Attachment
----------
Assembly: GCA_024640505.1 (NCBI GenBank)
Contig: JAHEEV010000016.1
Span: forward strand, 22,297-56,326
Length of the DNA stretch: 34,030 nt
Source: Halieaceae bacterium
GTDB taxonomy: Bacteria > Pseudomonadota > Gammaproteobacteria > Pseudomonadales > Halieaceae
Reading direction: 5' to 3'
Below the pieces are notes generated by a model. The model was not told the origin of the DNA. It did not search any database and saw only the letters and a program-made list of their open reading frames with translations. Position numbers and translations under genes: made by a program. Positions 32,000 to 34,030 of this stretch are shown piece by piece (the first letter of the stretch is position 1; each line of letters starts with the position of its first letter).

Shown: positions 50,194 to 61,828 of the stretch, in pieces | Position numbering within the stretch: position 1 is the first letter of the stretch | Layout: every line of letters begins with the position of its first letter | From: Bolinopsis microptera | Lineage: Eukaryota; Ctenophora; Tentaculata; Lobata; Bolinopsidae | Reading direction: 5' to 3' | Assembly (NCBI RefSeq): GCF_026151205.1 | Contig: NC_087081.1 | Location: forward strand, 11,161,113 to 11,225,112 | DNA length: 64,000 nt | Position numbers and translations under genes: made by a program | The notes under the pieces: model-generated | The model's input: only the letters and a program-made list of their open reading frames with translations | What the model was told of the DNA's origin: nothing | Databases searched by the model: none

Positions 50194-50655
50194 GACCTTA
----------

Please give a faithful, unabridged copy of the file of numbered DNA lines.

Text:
Assembly: GCA_024640505.1 (NCBI GenBank)
Contig: JAHEEV010000016.1
Span: forward strand, 22,297-56,326
Length of the DNA stretch: 34,030 nt
Source: Halieaceae bacterium
GTDB taxonomy: Bacteria > Pseudomonadota > Gammaproteobacteria > Pseudomonadales > Halieaceae
Reading direction: 5' to 3'
Below the pieces are notes generated by a model. The model was not told the origin of the DNA. It did not search any database and saw only the letters and a program-made list of their open reading frames with translations. Position numbers and translations under genes: made by a program. Positions 32,000 to 34,030 of this stretch are shown piece by piece (the first letter of the stretch is position 1; each line of letters starts with the position of its first letter).

Shown: positions 50,194 to 61,828 of the stretch, in pieces | Position numbering within the stretch: position 1 is the first letter of the stretch | Layout: every line of letters begins with the position of its first letter | From: Bolinopsis microptera | Lineage: Eukaryota; Ctenophora; Tentaculata; Lobata; Bolinopsidae | Reading direction: 5' to 3' | Assembly (NCBI RefSeq): GCF_026151205.1 | Contig: NC_087081.1 | Location: forward strand, 11,161,113 to 11,225,112 | DNA length: 64,000 nt | Position numbers and translations under genes: made by a program | The notes under the pieces: model-generated | The model's input: only the letters and a program-made list of their open reading frames with translations | What the model was told of the DNA's origin: nothing | Databases searched by the model: none

Positions 50194-50655
50194 GACCTTA